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MAT Staff August 13, 2019

New Wage Theft Law In Effect

Amendments to the Wage Theft Law Affects all Townships with Employees
The 2019 Legislative Session included amendments to Minnesota’s Wage Theft law. See Minn. Session Laws 2019, First Special Session Ch. 7, Art. 3. The Wage Theft law protects employees from an employer’s failure to pay wages, withholding wages, demanding rebate of wages owed, or attempts to show wages were paid in an amount greater than the employee received.

The Wage Theft law is not new. The former version required townships to keep certain records about employees and their earnings, issue statements of earnings with paychecks, pay wages at least once every 31 days, and other requirements. The new version requires townships to add additional information to paychecks, include more information in employment records, and issue all newly hired employees a document containing certain information. The amendment adds a criminal wage theft offense.

MAT understands the definition of “employee” to exclude elected officials who are compensated for their elected activities. The definitions also exclude people serving on a board, commission or committee, and people who volunteer services to the township without pay. See Minn. Stat. § 177.23, subd. 7(8). However, any township officer who is also serving as an employee is subject to the law for the part of their earnings that are attributed to work as an employee.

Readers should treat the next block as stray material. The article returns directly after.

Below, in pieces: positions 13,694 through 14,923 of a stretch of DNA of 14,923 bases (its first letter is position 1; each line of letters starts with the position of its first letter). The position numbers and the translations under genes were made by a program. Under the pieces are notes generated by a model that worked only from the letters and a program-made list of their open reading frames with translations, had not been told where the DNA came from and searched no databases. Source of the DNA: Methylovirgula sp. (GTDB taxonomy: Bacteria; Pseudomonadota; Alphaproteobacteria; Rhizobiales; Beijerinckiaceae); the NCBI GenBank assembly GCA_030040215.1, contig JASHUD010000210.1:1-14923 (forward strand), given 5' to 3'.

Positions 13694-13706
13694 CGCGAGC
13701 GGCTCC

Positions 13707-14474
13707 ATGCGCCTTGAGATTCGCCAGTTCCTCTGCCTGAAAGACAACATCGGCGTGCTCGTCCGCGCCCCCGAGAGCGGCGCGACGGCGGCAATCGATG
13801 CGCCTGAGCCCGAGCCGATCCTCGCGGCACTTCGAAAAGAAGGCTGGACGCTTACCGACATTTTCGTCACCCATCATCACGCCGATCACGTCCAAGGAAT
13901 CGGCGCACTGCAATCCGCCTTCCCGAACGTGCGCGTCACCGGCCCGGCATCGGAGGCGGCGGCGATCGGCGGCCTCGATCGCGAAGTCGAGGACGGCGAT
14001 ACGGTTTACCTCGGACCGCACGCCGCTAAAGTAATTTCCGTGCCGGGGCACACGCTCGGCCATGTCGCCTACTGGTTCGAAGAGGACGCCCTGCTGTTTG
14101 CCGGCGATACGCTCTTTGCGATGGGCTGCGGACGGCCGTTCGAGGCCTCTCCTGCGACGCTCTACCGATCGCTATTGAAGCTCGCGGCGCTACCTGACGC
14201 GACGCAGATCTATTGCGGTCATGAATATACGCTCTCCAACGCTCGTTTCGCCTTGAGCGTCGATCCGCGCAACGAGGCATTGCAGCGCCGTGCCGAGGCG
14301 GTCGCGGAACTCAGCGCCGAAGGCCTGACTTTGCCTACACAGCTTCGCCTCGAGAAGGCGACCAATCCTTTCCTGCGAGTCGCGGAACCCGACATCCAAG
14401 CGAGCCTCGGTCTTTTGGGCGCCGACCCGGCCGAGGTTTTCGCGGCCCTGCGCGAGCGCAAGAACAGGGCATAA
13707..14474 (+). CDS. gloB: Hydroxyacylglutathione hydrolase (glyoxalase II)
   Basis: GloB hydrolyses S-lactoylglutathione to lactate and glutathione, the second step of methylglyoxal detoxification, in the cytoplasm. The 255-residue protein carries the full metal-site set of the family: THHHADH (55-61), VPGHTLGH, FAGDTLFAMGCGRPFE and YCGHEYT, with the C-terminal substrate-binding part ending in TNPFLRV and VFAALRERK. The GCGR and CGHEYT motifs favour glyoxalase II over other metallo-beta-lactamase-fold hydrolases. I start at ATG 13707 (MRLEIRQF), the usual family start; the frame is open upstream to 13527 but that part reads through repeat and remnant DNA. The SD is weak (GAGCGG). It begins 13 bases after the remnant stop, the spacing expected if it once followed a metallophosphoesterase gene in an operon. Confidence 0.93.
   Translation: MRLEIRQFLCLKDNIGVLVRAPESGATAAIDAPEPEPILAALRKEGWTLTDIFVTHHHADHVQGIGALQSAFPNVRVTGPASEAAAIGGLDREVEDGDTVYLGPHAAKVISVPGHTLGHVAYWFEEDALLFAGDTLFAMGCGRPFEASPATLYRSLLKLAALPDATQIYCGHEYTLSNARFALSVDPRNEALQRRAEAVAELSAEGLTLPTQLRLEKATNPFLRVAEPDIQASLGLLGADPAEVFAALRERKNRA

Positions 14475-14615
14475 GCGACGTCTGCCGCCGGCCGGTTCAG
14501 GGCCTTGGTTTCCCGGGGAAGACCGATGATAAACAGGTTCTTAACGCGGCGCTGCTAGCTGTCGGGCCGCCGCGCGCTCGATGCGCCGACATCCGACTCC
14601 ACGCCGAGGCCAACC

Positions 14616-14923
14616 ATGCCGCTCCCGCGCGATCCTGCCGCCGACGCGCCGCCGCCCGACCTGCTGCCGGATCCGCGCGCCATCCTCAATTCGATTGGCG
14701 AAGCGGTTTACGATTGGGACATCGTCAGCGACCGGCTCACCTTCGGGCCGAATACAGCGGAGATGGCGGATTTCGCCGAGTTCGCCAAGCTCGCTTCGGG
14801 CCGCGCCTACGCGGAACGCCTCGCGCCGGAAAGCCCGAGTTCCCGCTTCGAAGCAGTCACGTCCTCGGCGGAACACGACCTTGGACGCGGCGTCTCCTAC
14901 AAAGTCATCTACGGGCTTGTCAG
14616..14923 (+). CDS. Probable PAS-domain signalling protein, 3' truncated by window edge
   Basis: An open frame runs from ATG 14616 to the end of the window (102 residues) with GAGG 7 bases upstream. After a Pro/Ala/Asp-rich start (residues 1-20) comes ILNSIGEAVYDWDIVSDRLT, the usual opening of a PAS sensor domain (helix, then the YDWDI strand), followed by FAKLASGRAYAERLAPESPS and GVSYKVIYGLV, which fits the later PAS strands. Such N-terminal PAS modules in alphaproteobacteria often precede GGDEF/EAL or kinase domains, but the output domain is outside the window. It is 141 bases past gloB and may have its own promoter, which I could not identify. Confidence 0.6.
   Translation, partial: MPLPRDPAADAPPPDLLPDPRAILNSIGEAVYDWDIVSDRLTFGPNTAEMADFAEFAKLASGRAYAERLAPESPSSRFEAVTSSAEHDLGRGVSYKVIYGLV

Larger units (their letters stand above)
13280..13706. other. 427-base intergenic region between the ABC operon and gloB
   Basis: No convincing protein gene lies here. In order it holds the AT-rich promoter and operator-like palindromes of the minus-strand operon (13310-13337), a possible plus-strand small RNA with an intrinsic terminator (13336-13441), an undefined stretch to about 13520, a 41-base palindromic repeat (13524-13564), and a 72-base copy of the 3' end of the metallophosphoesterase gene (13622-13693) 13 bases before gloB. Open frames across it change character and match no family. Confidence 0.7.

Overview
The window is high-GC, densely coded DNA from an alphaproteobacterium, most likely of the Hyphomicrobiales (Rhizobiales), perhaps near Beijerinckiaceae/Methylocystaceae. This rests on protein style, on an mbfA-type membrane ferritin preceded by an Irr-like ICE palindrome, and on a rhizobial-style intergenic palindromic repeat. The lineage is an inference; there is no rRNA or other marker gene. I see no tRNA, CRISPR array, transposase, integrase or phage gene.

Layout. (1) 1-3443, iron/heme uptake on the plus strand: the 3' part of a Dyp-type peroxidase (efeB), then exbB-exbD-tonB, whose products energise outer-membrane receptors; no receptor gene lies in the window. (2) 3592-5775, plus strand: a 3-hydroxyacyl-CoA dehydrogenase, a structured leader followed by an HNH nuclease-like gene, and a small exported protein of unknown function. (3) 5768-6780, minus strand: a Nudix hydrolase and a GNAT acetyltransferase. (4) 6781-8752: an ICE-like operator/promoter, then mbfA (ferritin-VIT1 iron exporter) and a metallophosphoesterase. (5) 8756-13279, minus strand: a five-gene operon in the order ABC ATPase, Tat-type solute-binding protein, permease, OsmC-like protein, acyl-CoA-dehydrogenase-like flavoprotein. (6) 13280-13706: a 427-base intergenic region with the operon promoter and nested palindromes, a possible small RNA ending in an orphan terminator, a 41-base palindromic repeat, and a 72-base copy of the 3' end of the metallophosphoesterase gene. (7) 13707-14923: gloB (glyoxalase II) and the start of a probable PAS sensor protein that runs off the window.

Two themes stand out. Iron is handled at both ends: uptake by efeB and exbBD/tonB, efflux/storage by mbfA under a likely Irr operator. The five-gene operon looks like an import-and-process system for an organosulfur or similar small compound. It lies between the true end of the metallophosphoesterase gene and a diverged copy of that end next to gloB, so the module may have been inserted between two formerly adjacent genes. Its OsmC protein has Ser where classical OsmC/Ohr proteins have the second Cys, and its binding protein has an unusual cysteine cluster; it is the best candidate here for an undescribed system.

The new provisions are effective July 1, 2019, except for the criminal wage theft provision, which is effective August 1, 2019. The amendments are summarized below:

1. Statements of Earnings: Per Minn. Stat. § 181.032(b), employers were already required to issue an earnings statement to employees, but the new amendments require additional information be shown on every earnings statement. Effective July 1, 2019, in addition to the items already required, the statement must also now include the following:

  • The rate or rates of pay and basis thereof, including whether the employee is paid by hour, shift, day, week, salary, piece, commission, or other method;
  • allowances, if any, claimed pursuant to permitted meals and lodging;
  • the physical address of the employer’s main office or principal place of business, and a mailing address if different;
  • the telephone number of the employer.

2. New Hire Notice: All new employees must receive a written notice containing the following information:

    • the rate or rates of pay and basis thereof, including whether the employee is paid by the hour, shift, day, week, salary, piece, commission, or other method, and the specific application of any additional rates;
    • allowances, if any, claimed pursuant to permitted meals and lodging;
    • paid vacation, sick time, or other paid time-off accruals and terms of use;
    • the employee’s employment status and whether the employee is exempt from minimum wage, overtime, and other provisions of chapter 177, and on what basis;
    • a list of deductions that may be made from the employee’s pay;